If hit in soft tissue, the match bullets will simply pass through chuck without doing enough damage to stop them on impact.

To get a bullet that will expand this quickly, you need a tipped bullet such as the A-Max which is vastly better then the other match bullets but still it does not expand nearly as fast as the varmint designed tipped bullets like the Ballistic Tip, V-Max and Blitzking.

Still these will not cut the mustard at extreme range so we need enough velocity and energy in the A-Max to work effectively on chuck size targets.

If you can score heads shots all the time at 800 yards I am wasting my print on you as youare beyond my level of expertise and I apologize for wasting your time and mine as well.

I firmly stand by my original comment, I see the 22-250 AI with 75 gr A-Max bullets driven to top levels as minimum for chuck hunting out to 600 yards and beyond if you want any sort of consistant performance on target.

Hell at 800-1000 yards, I have flipped chucks several feet in the air with my 6mm-284 launching the 107 gr Mk at 3500 fps only to have then hit the ground running since the 107 r Mk did not open up enough to cause severe tissue damage.

Where as I have hit chucks at the same ranges with a 100 gr Ballistic Tip out of a 25-06 driven to 3450 fps and they flat out came apart, literally.

The energy was far less with the 25-06 compared to the very efficent and much faster 107 gr 6mm bullet. Why does the 25 perform better then, Frontal area and explosive expansion, pure and simple.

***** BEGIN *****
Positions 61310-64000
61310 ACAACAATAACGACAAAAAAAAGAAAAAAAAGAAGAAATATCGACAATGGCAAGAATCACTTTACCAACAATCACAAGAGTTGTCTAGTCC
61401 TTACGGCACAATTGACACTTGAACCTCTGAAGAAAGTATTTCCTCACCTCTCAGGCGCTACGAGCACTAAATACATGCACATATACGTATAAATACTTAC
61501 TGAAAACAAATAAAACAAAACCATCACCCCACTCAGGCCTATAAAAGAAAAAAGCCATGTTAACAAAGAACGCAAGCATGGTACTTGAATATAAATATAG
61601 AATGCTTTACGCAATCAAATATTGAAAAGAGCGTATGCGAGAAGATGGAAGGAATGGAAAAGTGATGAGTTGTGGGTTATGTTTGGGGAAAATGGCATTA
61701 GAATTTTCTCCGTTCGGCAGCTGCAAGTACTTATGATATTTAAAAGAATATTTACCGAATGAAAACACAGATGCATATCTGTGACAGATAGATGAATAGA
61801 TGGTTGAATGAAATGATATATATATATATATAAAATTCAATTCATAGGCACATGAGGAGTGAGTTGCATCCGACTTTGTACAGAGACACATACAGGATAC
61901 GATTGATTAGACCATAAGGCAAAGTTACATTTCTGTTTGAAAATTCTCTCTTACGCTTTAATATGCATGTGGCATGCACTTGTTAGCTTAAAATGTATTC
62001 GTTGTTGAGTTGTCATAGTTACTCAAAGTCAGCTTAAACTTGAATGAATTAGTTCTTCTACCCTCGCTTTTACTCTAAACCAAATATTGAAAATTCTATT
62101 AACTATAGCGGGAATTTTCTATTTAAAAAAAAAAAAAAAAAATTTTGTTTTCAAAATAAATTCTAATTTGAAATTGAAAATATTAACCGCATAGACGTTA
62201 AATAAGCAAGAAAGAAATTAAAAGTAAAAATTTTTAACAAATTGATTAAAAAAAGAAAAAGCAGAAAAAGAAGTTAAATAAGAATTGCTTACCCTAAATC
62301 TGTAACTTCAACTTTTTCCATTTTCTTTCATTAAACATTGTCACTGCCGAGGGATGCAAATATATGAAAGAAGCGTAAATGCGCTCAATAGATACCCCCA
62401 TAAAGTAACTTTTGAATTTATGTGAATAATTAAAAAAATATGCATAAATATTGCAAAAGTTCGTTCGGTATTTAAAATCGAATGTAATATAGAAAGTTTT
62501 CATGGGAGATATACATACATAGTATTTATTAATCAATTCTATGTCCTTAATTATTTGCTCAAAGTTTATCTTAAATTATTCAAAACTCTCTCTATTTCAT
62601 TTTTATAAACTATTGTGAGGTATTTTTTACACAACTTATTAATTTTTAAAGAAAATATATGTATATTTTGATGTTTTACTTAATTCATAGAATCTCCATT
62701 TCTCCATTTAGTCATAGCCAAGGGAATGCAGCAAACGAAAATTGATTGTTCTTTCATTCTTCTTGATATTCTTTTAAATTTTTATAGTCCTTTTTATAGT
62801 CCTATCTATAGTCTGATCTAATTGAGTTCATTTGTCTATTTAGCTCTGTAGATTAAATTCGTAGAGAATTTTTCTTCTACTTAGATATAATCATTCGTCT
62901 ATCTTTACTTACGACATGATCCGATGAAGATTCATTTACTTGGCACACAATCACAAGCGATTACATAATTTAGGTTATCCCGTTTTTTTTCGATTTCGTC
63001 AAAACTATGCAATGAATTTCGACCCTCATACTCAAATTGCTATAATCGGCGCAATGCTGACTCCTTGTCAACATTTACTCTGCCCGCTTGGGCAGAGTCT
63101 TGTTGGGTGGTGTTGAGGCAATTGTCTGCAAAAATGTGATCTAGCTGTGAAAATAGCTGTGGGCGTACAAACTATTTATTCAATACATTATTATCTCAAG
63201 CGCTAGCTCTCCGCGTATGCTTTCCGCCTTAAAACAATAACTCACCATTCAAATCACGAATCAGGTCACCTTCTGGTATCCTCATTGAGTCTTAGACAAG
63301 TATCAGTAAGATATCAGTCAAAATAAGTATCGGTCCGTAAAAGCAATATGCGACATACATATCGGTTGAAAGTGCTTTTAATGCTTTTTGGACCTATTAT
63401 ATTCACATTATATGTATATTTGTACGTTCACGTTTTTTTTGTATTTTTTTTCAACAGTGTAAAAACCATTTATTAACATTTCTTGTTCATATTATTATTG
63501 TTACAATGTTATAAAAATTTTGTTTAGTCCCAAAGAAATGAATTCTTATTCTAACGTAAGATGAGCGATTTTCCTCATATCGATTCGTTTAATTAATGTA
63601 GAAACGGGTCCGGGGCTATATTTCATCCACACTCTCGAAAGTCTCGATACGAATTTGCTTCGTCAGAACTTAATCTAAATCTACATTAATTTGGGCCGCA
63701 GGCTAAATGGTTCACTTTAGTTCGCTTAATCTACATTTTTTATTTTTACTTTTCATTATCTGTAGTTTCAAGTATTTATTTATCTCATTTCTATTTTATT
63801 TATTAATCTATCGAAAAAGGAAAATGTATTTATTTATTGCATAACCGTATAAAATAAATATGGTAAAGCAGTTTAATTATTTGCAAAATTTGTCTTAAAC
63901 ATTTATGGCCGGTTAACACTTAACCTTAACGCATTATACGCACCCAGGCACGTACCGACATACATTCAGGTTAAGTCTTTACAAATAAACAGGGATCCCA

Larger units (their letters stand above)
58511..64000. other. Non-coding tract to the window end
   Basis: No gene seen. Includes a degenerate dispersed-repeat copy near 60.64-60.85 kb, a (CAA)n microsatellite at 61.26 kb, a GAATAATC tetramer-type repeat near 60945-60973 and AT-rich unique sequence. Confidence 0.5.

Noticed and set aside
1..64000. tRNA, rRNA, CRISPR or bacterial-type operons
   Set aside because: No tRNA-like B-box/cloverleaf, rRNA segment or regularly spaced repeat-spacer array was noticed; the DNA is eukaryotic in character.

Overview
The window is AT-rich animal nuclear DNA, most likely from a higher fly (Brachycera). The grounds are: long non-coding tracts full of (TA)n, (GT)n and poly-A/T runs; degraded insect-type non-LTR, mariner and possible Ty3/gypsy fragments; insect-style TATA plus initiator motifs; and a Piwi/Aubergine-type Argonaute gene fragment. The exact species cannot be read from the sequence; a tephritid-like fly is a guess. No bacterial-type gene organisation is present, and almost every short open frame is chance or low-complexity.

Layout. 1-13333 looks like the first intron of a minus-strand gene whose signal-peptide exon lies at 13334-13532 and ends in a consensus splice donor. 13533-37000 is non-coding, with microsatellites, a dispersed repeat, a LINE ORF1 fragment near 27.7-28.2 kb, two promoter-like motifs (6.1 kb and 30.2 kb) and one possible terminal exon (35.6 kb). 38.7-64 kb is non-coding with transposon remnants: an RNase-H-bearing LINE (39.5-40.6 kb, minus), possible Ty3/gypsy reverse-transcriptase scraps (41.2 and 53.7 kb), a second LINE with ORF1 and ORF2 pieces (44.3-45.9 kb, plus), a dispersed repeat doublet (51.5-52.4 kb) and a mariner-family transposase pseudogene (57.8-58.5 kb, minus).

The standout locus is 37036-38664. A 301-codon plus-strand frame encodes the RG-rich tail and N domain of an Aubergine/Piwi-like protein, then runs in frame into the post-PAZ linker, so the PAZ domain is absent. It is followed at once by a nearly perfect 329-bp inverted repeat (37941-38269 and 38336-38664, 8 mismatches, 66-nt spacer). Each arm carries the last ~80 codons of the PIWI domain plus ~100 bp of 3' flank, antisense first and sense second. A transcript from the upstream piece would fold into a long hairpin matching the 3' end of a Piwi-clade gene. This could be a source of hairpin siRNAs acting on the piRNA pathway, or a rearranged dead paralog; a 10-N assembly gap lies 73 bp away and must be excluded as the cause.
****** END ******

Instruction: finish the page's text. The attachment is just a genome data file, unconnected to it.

This is where all 224 rounds suffer at extreme range, no way around it for game performance.

Again this is not opinion, its what I have witnessed in the field. If you think it is enough power for this use, then by all means do what you do. I am just relating what I have see first hand several dozens of times.

Good Shooting!!!

Kirby Allen(50)
__________________
Kirby Allen(50)

Allen Precision Shooting
Home of the Allen Magnum, Allen Xpress and Allen Tactical Wildcats and the Painkiller Muzzle brakes.

Farther, Faster and Flatter then ever before.

Web Page: www.apsrifles.com

allenmagnum@gmail.com
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  #39  
Old 02-12-2013, 07:25 PM
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Re: 22-250 for heavier bullets?

I have been trying to to find someone who has had experience with several different bullets considered heavyweight for a 22-250 in years past.
I have:
4 boxes - Sierra 63 grain Semi Pointed
2 boxes - Hornady 60 grain Spire Point
4 boxes - Hornady 60 grain Hollow Pointed
I also have a 788 Remington that shoots great with 55 grain Speer & 55 grain Sierra Spitzers, which I also have plenty of.
what I really want to know is if any experienced shooter has had good accuracy results with the 1-14 twist using these heavier bullets I've listed above.
I know the 70 grain Speers will shoot very consistent in my 788, but 3/4" to 15/16" 5 shot groups where the best it would ever do.
I'm also considering a new Savage 12 VLP DBM in the 22-250, within the next year or so. I'd like to know if the 1 in 12 or the 1 in 9 twist would give good accuracy with 52 & 52 grain Sierra Bench Rest bullets as I have 7 boxes of those two total. In other words I have a lot of .22 caliber bullets I want to shoot and I love to punch paper. I now have a range available that has 500 yards for me to place with.
I've had these bullets since I gave up my FFL in the late 80's.
I would love to hear you some of you old-timers out there.